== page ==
This study contributes towards increased understanding of the perceived value of extracurricular enterprise activities from an entrepreneurial learning perspective. Past…
This study contributes towards increased understanding of the perceived value of extracurricular enterprise activities from an entrepreneurial learning perspective. Past decades have witnessed a global increase in the provision of enterprise and entrepreneurship education alongside a growing suite of extracurricular enterprise activities. However, there is a paucity of research examining how entrepreneurial learning might be understood in the context of these activities.
The study draws on an empirical study of student and educator participants across 24 United Kingdom (UK) universities using semi-structured surveys and in-depth interviews. Three main learning theories drawn from the entrepreneurial learning literature: experiential, social and self-directed learning provided a conceptual framework to frame the research phenomenon.
Findings posit that extracurricular enterprise activities provide perceived value in the experiential and social learning opportunities afforded for students. However, these activities are restricted in enabling the experiential learning cycle to be completed due to limited reflection opportunities. Positioning these extracurricular activities outside the main curriculum also empowers participants to self-direct aspects of their learning and develop their autonomous learning capabilities.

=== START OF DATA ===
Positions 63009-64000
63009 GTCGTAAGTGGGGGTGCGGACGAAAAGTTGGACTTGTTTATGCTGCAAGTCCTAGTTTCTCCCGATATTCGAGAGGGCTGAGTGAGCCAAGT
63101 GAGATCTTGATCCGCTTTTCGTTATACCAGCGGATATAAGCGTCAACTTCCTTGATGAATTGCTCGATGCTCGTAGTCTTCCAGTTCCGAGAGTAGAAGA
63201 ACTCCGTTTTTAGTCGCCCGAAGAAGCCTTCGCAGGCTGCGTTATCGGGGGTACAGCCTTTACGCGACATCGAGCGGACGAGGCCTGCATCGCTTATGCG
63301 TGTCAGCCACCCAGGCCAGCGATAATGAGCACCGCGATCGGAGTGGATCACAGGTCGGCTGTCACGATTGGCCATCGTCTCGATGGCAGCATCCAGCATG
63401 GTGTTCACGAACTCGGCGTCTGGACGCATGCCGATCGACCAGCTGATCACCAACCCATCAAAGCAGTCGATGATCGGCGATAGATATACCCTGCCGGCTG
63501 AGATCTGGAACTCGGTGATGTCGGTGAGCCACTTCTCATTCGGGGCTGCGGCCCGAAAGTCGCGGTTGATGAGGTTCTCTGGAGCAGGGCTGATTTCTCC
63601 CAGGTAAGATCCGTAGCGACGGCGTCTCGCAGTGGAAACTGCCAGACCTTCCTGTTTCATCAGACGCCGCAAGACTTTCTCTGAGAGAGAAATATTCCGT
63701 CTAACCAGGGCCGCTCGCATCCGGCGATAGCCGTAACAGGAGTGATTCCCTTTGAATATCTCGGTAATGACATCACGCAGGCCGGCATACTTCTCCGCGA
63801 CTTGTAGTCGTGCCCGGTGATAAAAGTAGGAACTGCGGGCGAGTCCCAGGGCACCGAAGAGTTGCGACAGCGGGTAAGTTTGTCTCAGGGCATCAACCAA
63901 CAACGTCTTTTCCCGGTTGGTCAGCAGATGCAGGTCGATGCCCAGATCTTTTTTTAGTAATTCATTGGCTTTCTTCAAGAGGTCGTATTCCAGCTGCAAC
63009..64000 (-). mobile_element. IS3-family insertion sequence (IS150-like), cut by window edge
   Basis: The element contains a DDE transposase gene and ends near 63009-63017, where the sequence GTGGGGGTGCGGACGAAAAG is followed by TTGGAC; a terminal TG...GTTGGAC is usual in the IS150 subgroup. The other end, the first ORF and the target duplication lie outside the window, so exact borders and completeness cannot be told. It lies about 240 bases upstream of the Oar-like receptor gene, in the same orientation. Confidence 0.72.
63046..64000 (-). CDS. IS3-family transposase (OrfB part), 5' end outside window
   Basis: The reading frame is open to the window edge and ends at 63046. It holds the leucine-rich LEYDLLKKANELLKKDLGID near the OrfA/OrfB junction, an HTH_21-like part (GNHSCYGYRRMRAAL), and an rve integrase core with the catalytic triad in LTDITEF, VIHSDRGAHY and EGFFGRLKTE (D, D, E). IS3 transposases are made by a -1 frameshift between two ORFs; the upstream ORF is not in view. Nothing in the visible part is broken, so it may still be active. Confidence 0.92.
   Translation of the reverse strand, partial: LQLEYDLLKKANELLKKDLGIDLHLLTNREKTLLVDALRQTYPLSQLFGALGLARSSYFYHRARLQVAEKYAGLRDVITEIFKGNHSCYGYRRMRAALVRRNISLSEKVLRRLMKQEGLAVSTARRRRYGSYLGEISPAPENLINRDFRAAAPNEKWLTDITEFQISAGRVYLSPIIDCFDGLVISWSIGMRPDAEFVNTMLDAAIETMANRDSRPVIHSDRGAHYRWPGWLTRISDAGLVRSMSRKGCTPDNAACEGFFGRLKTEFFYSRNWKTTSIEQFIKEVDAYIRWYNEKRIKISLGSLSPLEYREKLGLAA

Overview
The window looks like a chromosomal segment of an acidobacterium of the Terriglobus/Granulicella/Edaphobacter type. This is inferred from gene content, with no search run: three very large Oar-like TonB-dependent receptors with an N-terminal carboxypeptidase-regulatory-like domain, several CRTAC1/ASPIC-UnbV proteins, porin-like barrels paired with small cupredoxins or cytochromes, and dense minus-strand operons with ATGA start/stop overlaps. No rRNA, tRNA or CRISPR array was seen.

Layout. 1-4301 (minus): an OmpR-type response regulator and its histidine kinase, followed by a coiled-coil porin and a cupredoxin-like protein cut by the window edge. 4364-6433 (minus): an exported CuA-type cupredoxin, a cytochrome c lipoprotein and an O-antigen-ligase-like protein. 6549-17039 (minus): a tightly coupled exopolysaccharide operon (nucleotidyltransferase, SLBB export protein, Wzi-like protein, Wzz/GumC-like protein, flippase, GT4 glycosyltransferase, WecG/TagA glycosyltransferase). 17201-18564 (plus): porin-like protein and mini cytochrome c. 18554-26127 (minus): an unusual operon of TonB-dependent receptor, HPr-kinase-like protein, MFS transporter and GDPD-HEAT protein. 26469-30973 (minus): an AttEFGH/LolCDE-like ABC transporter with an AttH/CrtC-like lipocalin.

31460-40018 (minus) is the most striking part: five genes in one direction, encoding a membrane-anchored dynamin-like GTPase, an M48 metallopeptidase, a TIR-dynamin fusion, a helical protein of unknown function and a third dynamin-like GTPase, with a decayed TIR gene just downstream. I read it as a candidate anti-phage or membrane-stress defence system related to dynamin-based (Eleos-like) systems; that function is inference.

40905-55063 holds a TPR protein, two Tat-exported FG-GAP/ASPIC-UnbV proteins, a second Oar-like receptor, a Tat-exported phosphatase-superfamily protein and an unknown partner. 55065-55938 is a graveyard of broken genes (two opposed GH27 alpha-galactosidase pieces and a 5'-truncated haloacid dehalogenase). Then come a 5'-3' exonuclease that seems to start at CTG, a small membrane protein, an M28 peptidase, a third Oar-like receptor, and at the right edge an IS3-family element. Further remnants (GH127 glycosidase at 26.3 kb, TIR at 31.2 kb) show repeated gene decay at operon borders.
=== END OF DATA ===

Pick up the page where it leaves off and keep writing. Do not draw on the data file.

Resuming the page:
The existing literature focusses upon the entrepreneurial learning processes of established entrepreneurs rather than latent and nascent entrepreneurs within a higher education (HE) setting. The limited literature examining HE entrepreneurial learning does so by concentrating upon entrepreneurial learning resulting from in-curricular activities. This study offers novel insights into students’ entrepreneurial learning processes, highlighting the importance of experiential, social and self-directed learning opportunities to the entrepreneurial learning process and the perceived value of extracurricular activities as a platform for these types of learning.
This chapter provides a rationale for this book and highlights the key literature in the entrepreneurship education discipline as a background context for the study. The organisation and structure of the book is identified and justified. Thereafter, each chapter included within the text is introduced and profiled. The chapter ends by drawing the overall conclusions of the studies included with suggestions for further research. Implications for the discipline in terms of policy and practice arising from the book are thereafter considered.